But walking through this new office environment I discovered some totally new challenges: My SaaS applications are sometimes so cheap that I may need to connect with other users to find out the best usage – hard to call the Yahoo hotline and ask for somebody to come in and help us optimize the use of yahoo mail in a team environment. Another issue I’m facing in that office is that I don’t just start the software – I need to login and provide a password and do so for 20 different applications. Also I may need some tool – at least an online spread sheet – to track all the licenses and keep up with expiration dates. And when I begin to put this all together I would welcome some knowledgeable person to help me find the best solutions for me TODAY (since I don’t worry about tomorrow – because I simply switch if I need to).

The advantage how ever are big enough to go forward: We don’t need to mess with servers, with backup, with software upgrade and updates. We don’t need an engineer who puts this all together for us. We don’t need to allocate $250,000 capital expense for software and hardware. We don’t need to worry about service and maintenance contracts and we don’t need to plan amortization and think about what software is right for us today and how this decision may affect us in a year or two from now.

Tanooma will soon be a showcase for a completely SaaS based business – we have no software that runs on our servers (hence no servers). Tanooma is running a completely “Technology Free IT” environment. Simply because it is less expensive, requires no investment, requires no staff and allows us to pick and choose what is best for us TODAY and end of the year we may switch to what ever makes sense then.

Competitive advantage: We have the most flexible office IT infrastructure and can afford to pick the best possible solutions that fit our most current needs. While others may be limited by the investments they already made – we will have the best solutions for us when ever they are available.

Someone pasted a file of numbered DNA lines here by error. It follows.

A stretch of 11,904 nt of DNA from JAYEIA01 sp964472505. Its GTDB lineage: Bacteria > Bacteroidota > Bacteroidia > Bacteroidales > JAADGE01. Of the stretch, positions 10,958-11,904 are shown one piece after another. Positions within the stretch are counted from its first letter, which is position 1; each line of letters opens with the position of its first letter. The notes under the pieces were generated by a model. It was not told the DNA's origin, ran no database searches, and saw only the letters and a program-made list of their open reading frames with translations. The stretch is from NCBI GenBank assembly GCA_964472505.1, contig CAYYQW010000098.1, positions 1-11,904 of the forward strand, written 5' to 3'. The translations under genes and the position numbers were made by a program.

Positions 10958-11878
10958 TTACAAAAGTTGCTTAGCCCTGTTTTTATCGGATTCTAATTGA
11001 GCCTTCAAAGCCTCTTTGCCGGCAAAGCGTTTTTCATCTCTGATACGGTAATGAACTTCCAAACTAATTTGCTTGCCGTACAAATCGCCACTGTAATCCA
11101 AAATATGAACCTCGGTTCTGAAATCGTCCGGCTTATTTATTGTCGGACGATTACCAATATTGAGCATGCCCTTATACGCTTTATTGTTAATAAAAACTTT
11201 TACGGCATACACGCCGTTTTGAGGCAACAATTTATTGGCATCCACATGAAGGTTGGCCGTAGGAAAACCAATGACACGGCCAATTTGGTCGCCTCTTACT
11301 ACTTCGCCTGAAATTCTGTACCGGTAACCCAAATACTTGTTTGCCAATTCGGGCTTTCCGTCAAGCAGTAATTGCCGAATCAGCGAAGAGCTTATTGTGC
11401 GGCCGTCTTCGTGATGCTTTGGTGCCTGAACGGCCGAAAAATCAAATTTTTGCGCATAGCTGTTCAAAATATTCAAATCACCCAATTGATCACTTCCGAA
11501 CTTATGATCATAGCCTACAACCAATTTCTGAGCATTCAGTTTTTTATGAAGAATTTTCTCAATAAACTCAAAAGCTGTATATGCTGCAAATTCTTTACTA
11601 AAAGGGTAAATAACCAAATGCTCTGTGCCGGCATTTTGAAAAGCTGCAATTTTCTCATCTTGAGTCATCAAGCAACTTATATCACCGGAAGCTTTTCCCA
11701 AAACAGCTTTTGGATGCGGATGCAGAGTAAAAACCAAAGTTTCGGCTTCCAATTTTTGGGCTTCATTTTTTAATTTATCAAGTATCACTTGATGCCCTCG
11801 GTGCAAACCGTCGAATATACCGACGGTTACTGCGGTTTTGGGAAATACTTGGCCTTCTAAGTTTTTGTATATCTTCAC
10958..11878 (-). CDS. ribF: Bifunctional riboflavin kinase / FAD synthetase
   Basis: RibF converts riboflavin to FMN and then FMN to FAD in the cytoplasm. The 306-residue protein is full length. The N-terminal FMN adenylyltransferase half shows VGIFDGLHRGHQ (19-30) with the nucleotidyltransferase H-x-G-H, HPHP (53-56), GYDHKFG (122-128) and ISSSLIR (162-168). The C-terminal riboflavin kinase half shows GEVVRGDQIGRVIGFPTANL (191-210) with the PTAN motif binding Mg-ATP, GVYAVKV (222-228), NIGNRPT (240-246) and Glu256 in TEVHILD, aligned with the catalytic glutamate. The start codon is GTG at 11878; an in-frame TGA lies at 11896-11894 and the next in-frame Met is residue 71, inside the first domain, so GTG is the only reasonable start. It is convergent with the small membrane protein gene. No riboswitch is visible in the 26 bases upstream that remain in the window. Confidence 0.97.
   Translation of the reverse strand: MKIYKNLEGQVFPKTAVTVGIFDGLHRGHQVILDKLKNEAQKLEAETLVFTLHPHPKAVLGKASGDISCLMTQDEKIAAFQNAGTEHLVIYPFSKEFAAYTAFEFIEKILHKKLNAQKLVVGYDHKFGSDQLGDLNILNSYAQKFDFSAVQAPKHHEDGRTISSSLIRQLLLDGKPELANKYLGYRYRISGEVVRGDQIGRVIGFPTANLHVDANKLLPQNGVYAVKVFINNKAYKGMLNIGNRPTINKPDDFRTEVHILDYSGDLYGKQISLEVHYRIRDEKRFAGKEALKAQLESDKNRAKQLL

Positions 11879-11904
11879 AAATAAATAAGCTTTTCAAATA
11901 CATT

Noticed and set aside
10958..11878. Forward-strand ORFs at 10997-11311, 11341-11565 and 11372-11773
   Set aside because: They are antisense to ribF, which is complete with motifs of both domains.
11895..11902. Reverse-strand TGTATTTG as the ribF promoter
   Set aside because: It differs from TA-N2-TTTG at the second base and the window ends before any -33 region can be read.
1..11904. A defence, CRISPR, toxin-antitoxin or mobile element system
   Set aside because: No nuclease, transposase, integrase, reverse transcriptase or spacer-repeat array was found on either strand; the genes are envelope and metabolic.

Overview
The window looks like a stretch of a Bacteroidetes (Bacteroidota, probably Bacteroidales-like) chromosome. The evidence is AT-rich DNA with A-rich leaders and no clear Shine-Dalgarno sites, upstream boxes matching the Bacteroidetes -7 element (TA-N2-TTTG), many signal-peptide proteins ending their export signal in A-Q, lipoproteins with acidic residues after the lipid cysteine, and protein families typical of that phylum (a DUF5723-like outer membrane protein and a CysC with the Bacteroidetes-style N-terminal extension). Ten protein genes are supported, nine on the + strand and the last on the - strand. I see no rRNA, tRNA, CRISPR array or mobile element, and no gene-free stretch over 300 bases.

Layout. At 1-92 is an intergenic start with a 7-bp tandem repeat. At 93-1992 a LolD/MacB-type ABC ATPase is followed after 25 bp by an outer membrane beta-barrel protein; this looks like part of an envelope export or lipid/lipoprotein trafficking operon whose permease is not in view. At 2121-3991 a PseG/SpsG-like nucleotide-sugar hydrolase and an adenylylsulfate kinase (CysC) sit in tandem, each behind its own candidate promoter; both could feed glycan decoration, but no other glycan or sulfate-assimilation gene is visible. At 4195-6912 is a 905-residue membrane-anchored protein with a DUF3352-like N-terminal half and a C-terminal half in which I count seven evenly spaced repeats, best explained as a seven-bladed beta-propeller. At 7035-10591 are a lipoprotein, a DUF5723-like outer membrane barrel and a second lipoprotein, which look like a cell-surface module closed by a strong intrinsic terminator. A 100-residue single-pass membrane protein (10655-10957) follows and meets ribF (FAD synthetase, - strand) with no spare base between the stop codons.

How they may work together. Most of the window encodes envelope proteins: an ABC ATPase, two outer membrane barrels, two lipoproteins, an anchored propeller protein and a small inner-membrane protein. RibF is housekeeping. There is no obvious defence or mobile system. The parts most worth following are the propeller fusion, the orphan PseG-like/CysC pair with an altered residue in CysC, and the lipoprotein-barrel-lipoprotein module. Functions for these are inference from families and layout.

P.S. Ismael Ghalimi, another fellow blogger said it this way: http://itredux.com/blog/office-20/

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From 1 Million to 100 Million SaaS users in 5 years

I guess we all pretty much agree: The SaaS Industry will grow fast. How fast – we will see in 5 years from now. But a few interesting indicators show where this all goes:

1) Investors
On conferences publicly and in individual conversations privately we hear it over and over again: “We will invest in SaaS but we will probably do no more investments in traditional license software”. For investors it is the recurring revenue model but also more and more the underlying technology. I may be totally off – but I can see more investments into SaaS in the next few years than into Internet in the crazy days. Why? When the railroad boom slowed down with it’s crazyness in the old days – the real investment started in building the transportation infrastructure.

2) Technology
When it comes to Rapid Software Development, SaaS certainly outperforms any other software model. Deploy it now – get feedback – fix it on the fly – mature to a product that is not build for an audience but actually with an audience. SOA, Web Services, open source are just a few key ingredients to build a software so fast that no other technology can compete on a time to market scale. With the speed comes more variety and more diversity.

3) Economy